State Comptroller Thomas DiNapoli announced last Thursday that though significant gains were made in the repair and modernization of existing transit assets, ongoing struggles with the capital budget could hinder projects and produce a sizable budget deficit.

According to DiNapoli, the Metropolitan Transportation Authority will need about $26.6 billion between 2015 and 2019 to continue maintenance and modernization of bridges, tunnels, train cars, signals and stations, not counting expansion projects. This deficit will likely increase the capital budget gap. Whereas the 2010-2014 budget had a $9.9 budget deficit, DiNapoli stated current projections show a possible $12 million deficit for the next capital program.

In the long term, billions more will be needed to update transit systems. The MTA’s latest assessment in 2012 found a $105.7 billion investment will be needed to complete modernizations and maintenance work scheduled to occur within the next 20 years.


Over 2,500 World Trade Center first responders afflicted with cancer

A recent report from the World Trade Center Health Program at Mount Sinai Hospital paints a grim picture of first responders’ health conditions, showing that 2,518 people involved with the rescue effort might have developed cancer as a consequence of their exposure to toxins in the air.

The tally consists primarily of police, firefighters, EMTs, hard hat workers, sanitation workers, city employees and other volunteers who assisted rescue and clean-up efforts in the aftermath of the 9/11 attacks. Of that number, 863 FDNY members alone developed cancer symptoms.

The number is an alarming increase in the number of cases currently recognized by the 9/11 Victims’ Compensation Fund, which provides payouts for those medically affected by the attacks. Of the 1,145 claims listing cancer, the VCF has deemed 881 eligible. The rest are currently under review.


Federal judge overturns Washington D.C. gun carry ban

In a major win for gun rights advocates, a federal judge ruled on Saturday that a Washington D.C. law prohibiting the possession of firearms outside the home violates the Second Amendment to the Constitution and cannot be enforced.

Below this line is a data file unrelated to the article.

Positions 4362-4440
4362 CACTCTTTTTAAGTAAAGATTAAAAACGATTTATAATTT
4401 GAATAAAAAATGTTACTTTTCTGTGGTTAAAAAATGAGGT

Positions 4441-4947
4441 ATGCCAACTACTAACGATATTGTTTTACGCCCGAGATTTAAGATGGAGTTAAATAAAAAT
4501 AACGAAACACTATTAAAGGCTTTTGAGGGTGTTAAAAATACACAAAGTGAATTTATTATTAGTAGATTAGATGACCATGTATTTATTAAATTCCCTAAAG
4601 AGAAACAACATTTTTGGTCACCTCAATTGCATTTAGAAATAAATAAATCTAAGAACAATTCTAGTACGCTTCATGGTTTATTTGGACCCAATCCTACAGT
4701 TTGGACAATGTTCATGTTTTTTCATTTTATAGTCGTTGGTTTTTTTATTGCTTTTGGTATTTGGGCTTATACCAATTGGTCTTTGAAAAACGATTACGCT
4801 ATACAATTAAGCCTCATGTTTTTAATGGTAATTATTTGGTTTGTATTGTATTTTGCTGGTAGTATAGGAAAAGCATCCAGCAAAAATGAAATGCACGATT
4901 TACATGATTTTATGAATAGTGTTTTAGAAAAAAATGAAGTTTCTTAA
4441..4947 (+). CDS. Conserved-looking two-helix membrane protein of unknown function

The broad ruling declares the law unconstitutional because it runs against precedents which allow the carrying of weapons outside the home. Surprisingly, the ruling extends not only to D.C. residents but also visitors who happen to own firearms.

The decision took immediate effect, with police announcing they would suspend enforcement of the gun law until the city government of Washington D.C. created new regulations which were in compliance with the law or a stay is issued by the court. The city attorney general’s office plans to seek a stay on the ruling.

This is the second major victory for gun rights activists in a major U.S. city this year. In January, a federal judge struck down Chicago’s blanket ban on all firearms sales and transfers, similarly compelling the city to reconsider its firearm regulations.


MTA’s proposed 2015 budget to include no new toll increases

The newly-released Metropolitan Transportation Authority budget for 2015 includes no new increases to projected 2015 and 2017 toll hikes.

Projections appeared promising for the MTA. A projected year-end cash balance of $162 million has been predicted for 2014, while the elimination of a $255 million deficit projected for 2017 allowed the MTA to bring the 2018 projected deficit down to $262 million.

The MTA’s ability to balance its budget mean it may be unnecessary to place a greater burden on commuters. Fare increases are projected to rise four percent in 2015 and 2017, just enough to match the rate of inflation.


State Supreme Court rules landowner must clean up illegal landfill near NYC resevoir

The State Supreme Court ruled on Monday that a Putnam County landowner must clean up an illegal landfill which seeped pollutants into one of New York City’s major resevoirs.

Supreme Court Judge Victor G. Grossman ruled Gary Prato, who owns a property on the shore of the Croton Falls Reservoir in Carmel, violated several state environmental laws when he contracted with an outside builder named Anthony Adinolfi to dump 40,000 cubic acres of debris, including coal ash, slag and other carcinogenic chemicals at a steeply-graded area on his property. Prato intended to use the debris as fill before grading it for the construction of a garage and pool house.

Though the ruling was the product of a civil case and Prato will not face jail time, he will be forced to perform a full clean-up and pay restitution. Adinolfi was convicted in a criminal case and sentenced to four months in jail and five years of probation for his role in the creation of the landfill.

The Croton Falls Resevoir has historically provided about ten percent of NYC’s drinking water. It is currently offline until next year’s completion of a new water filtration plant in the Bronx.